While we are closed during the COVID-19 pandemic and have ceased in person worship for the time being, we are still gathering our hearts and minds for worship as a church. Each week our staff produces and emails an at-home worship packet with words, art, and music. You can find previous weeks’ worship packets here. You can email email@example.com to request to be added to the weekly email list to receive these in your inbox.
If you have pastoral requests or concerns please email firstname.lastname@example.org
Hello CCLJ Family (and Friends far and wide):
We are still very much a functioning, living, breathing church. This is evidence of that. We are doing something that has never been done in the history of our church.
Below you will find a Weekly worship kit. During these weeks of at home worship we will be reflecting on what this means. Can we be significant staying at home? What does it mean to contend with illness? With an infirm world? Can we change the world from our own homes? Let’s explore these questions together by looking to the past and looking to our sacred scriptures.
Please open the at home worship guide below by clicking on it. It should open with ease. Start on page one and read through the guide. There are four audio files that you will see below as well. Don’t listen to the audio files until the guide instructs you to. They are listed clearly as “Audio File 1,” “Audio File 2,” “Audio File 3,” and “Audio File 4.” This is to make this as simple as possible. Keep the guide open as you work through the worship guide so that you can easily access the audio files when necessary. When instructed by the guide to listen to an audio file, simply click on the audio file that the guide instructs you to.
Also, please read all the way through the worship guide. Your staff put in an incredible amount of time in getting this together for you. There is a fun homework assignment too. We ask that you to send us a photo. This can be a selfie of you at home today, or a photo of the place you choose to worship, or a photo of something that is currently inspiring you. When we come back together we will use these photos in a special way.
Rev. Tim Seery, Minister
Dr. Nina Gilbert, Music Director
Bronwyn Allen-Kaeser, Office Manager, Soloist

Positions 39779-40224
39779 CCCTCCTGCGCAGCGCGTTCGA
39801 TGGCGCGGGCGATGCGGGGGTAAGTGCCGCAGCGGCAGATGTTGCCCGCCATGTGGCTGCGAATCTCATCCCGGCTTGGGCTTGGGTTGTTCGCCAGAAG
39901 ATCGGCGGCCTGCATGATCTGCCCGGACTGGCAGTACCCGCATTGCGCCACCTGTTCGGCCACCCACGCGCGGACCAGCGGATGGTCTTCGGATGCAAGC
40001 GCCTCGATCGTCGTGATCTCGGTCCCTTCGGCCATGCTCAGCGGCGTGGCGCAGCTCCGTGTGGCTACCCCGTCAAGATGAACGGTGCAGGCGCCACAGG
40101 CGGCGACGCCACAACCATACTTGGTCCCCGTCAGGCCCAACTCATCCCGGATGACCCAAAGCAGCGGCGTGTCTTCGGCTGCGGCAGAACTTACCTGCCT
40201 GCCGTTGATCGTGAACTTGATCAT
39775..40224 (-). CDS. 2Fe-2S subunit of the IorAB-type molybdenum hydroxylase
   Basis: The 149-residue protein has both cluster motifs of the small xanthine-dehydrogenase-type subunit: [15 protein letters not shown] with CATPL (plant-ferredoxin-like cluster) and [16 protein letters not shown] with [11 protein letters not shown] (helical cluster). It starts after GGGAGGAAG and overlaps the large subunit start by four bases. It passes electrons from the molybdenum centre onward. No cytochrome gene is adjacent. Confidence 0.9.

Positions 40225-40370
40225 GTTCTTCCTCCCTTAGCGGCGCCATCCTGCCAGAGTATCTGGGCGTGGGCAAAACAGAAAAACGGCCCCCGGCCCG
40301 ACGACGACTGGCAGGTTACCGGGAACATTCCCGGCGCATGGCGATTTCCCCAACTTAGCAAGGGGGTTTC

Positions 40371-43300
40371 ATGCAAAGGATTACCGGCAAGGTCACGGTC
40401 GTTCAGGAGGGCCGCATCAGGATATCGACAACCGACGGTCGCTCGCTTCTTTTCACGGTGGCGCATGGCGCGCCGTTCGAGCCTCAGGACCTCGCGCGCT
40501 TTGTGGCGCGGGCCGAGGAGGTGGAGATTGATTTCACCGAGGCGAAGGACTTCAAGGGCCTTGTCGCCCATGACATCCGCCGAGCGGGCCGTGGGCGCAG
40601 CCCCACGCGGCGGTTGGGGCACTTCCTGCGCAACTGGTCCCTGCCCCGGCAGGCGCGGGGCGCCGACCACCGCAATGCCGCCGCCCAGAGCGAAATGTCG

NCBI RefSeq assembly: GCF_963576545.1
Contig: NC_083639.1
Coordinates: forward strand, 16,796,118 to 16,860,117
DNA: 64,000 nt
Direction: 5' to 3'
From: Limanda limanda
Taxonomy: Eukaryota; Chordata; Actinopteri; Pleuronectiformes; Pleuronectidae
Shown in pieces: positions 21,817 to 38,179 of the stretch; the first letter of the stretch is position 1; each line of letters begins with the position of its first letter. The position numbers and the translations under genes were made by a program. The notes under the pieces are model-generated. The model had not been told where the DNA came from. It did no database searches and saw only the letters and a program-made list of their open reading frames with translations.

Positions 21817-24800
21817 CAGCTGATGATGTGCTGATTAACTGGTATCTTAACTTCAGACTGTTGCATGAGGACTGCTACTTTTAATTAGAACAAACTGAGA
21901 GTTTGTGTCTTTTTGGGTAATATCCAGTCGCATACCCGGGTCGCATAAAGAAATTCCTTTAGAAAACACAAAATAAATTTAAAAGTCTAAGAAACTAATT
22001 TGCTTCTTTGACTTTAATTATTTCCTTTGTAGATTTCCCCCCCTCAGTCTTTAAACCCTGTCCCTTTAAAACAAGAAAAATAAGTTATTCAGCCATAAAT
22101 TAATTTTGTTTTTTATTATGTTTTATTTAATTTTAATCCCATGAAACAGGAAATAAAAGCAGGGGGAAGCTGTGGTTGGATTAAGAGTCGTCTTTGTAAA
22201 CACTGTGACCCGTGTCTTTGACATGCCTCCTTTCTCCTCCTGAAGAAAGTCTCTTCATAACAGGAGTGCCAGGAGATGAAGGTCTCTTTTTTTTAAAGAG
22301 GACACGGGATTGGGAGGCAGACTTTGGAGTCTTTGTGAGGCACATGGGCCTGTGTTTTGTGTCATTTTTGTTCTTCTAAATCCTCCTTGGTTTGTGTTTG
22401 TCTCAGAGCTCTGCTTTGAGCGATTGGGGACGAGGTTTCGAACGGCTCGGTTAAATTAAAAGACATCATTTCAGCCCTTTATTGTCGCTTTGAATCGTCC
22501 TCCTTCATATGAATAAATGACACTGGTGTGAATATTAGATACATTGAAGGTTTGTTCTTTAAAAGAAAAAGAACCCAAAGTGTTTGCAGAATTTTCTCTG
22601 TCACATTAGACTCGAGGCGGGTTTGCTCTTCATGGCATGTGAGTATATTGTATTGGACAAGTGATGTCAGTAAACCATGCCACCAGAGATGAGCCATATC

Week 79 September 12th, 2021
Attached you will find all of the audio files for September 12 worship. This week we turn our attention to remembrance. 20 years have passed since each of us experienced a tragic event that shaped our modern history.
Melissa Melchor unveiled our final designs for our Blessing of the Animals banner. I will share that with you in the coming week’s worship email. She did an AMAZING job.
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ONE MORE WEEK FOR ANIMAL SOUNDS! As we get ready for Blessing of the Animals, I’d love to get recordings from you of the animals you hear—pets, birds, crickets, any creature whose sound you think would be fun to include. See attached reminder if you need instructions how to record.
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Nina GIlbert, music director and pianist
Bronwyn Allen-Kaeser, office manager and soprano
Our piano selections this week represent the beginning and the end of the career of R. Nathaniel Dett (1882-1943). Born in Canada to descendants of escaped slaves, he spent most of his life in the U.S. In 1908 he became the first Black music graduate of Oberlin Conservatory, and in 1917 he married Helen Elise Smith, the first Black graduate of the Damrosch Institute (precursor of the Juilliard School).Dett’s music evolved from ragtime and salon music to Romantic and Impressionist styles.
R. Nathaniel Dett, “Magnolias,” 1912
Inspired by the magnolia trees on the Lane College campus in Jackson, Tennessee. Dett, who had written a book of nature poems the previous year, placed these lines at the beginning of his manuscript:
Spotless in splendor,
Sad in their beauty,
Heavy with perfume.”
Dett, “Barcarolle of Tears,” from 8 Bible Vignettes, 1942-43
Each of the Vignettes has a specific scriptural reference—except this Barcarolle. A program note attributed to both Dett and pianist Clipper Erickson says “‘Barcarolle of Tears’ is like a fantasia describing the suffering of the Jewish people followed by quiet redemption.”
Touch the Earth Lightly
Words by Shirley Erena Murray, 1991
Music by Colin Gibson, 1992
Murray is a prolific and award-winning composer and social justice activist in New Zealand. She and Gibson are frequent collaborators.